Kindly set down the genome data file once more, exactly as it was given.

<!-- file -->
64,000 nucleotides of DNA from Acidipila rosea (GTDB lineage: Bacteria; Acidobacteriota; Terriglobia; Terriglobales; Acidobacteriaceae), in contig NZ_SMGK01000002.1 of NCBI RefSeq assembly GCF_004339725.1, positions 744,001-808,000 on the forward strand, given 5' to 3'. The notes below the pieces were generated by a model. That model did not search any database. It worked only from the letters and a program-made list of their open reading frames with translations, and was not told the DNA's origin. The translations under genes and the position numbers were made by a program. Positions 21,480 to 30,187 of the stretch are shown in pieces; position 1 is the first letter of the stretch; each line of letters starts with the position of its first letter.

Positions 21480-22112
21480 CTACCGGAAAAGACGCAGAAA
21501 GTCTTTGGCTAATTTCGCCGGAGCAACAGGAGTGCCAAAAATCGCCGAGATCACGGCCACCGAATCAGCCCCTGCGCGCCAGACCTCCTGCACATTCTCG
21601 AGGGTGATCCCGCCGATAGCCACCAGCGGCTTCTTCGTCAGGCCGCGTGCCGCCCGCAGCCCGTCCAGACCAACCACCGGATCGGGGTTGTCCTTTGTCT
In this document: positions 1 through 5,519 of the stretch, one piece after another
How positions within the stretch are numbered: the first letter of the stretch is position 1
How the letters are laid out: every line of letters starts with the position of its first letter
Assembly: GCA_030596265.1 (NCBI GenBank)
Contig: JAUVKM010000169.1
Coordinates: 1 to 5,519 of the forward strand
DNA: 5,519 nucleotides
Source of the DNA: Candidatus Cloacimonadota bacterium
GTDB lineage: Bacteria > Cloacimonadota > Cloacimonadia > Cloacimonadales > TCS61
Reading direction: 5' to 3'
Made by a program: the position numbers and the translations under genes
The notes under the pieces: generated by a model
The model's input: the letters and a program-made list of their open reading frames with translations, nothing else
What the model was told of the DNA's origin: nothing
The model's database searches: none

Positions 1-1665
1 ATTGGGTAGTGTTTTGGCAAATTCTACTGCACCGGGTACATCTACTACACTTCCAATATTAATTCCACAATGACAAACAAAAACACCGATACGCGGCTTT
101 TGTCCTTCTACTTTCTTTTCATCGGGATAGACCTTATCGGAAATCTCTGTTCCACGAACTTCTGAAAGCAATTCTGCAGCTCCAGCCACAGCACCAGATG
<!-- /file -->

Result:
64,000 nucleotides of DNA from Acidipila rosea (GTDB lineage: Bacteria; Acidobacteriota; Terriglobia; Terriglobales; Acidobacteriaceae), in contig NZ_SMGK01000002.1 of NCBI RefSeq assembly GCF_004339725.1, positions 744,001-808,000 on the forward strand, given 5' to 3'. The notes below the pieces were generated by a model. That model did not search any database. It worked only from the letters and a program-made list of their open reading frames with translations, and was not told the DNA's origin. The translations under genes and the position numbers were made by a program. Positions 21,480 to 30,187 of the stretch are shown in pieces; position 1 is the first letter of the stretch; each line of letters starts with the position of its first letter.

Positions 21480-22112
21480 CTACCGGAAAAGACGCAGAAA
21501 GTCTTTGGCTAATTTCGCCGGAGCAACAGGAGTGCCAAAAATCGCCGAGATCACGGCCACCGAATCAGCCCCTGCGCGCCAGACCTCCTGCACATTCTCG
21601 AGGGTGATCCCGCCGATAGCCACCAGCGGCTTCTTCGTCAGGCCGCGTGCCGCCCGCAGCCCGTCCAGACCAACCACCGGATCGGGGTTGTCCTTTGTCT
In this document: positions 1 through 5,519 of the stretch, one piece after another
How positions within the stretch are numbered: the first letter of the stretch is position 1
How the letters are laid out: every line of letters starts with the position of its first letter
Assembly: GCA_030596265.1 (NCBI GenBank)
Contig: JAUVKM010000169.1
Coordinates: 1 to 5,519 of the forward strand
DNA: 5,519 nucleotides
Source of the DNA: Candidatus Cloacimonadota bacterium
GTDB lineage: Bacteria > Cloacimonadota > Cloacimonadia > Cloacimonadales > TCS61
Reading direction: 5' to 3'
Made by a program: the position numbers and the translations under genes
The notes under the pieces: generated by a model
The model's input: the letters and a program-made list of their open reading frames with translations, nothing else
What the model was told of the DNA's origin: nothing
The model's database searches: none

Positions 1-1665
1 ATTGGGTAGTGTTTTGGCAAATTCTACTGCACCGGGTACATCTACTACACTTCCAATATTAATTCCACAATGACAAACAAAAACACCGATACGCGGCTTT
101 TGTCCTTCTACTTTCTTTTCATCGGGATAGACCTTATCGGAAATCTCTGTTCCACGAACTTCTGAAAGCAATTCTGCAGCTCCAGCCACAGCACCAGATG